This is a beautiful 1968 Soviet adaptation of ‘The Little Mermaid,’ by Hans Christian Andersen. It was produced by the great Soyuzmultfilm studio. There are no subtitles. Just enjoy it as a brilliantly animated musical approach to a great tale.
The film begins with a busload of tourists sightseeing in Copenhagen. Then it moves to sea and our story begins…
This is an extraordinary 1984 science fiction animation from the Soviet era Ukrainian film studio known as Kievnauchfilm. Aliens visit the earth to investigate whether humans have any knowledge of the reality behind UFOs.
This is a 1986 adaptation of a Stephen King short story called ‘Battleground.’ It was produced by the Soviet Ukrainian Kievnauchfilm studio, which was primarily a documentary outfit during the Soviet era. After the fall of the Soviet Union, the studio became the National Cinematheque of Ukraine.
The story concerns a seemingly innocuous package that turns out to contain an invading force of toy soldiers. One man wages a battle for survival against what he assumes is an inferior opponent.
This is an absolutely fascinating and rather beautiful 1936 Soviet science fiction film that foretold how a future 1946 moon mission would work. It’s got incredible zero gravity effects, miniature models of a fantastic space ship on a launch ramp, and very cool technical details like filling the cockpit with fluid to buffer the cosmonauts from launch forces. Then there’s a marvelous sequence on the surface of the moon with excellent stop motion animation inter-cut with live actors. Apparently, the Soviet censors banned the film after a short but successful first run because they felt the cosmonauts were having too much fun on the moon. They were right. These characters go hopping and bounding about with so much joy it’s almost an embarrassment. Citizens of the Soviet Union were not supposed to be happy.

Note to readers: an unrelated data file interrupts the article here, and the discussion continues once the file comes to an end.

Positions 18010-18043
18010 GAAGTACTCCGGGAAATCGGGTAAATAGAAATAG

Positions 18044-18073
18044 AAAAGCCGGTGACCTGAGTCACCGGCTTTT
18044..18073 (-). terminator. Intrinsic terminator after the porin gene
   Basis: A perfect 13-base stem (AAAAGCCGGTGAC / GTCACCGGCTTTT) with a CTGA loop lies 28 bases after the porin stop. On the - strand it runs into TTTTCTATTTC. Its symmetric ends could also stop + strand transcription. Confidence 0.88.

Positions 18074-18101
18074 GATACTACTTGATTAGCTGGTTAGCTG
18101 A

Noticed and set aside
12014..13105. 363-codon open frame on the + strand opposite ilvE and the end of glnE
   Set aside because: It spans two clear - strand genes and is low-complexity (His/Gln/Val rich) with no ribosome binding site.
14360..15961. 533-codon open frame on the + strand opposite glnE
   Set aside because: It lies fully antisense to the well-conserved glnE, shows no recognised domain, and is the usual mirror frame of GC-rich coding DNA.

Don’t worry about understanding Russian. The film was shot as a silent and is more or less a completely visual experience.
It was directed by Vasili Zhuravlov, but what’s really most interesting about the production history is that Constantin Tsiolkovski, a Soviet scientist and professor, became enthusiastic about putting some of his theories on space travel into a film. He consulted with the filmmakers in an attempt to lend verisimilitude to the moon voyage. Many years later, Werner von Braun credited Tsiolkovski’s calculations as having been correct.
So here is a old Soviet film that went to great lengths to get many of its details right.
In 1965 Pavel Klushantsev made this Soviet film about how a voyage to the moon might happen. I’ve seen and posted other footage from this great science fiction director, but this is interesting because its color has been restored to saturated magnificence. Don’t worry that you can’t understand the Russian language. Just watch and enjoy the 60s communist enthusiasm! You will be treated to astronauts cavorting on the lunar surface while wearing space suits that look to me like nearly perfect adaptations from popular speculative illustrations of the time. The technical detail of this film is really quite amazing. NASA might want to refer to it while trying to re-acquire its lost Apollo knowledge.
It is apparent that Kubrick had his eye on this director’s work as he prepared to make 2001: A Space Odyssey. If you know that film, you will catch the shots I’m talking about.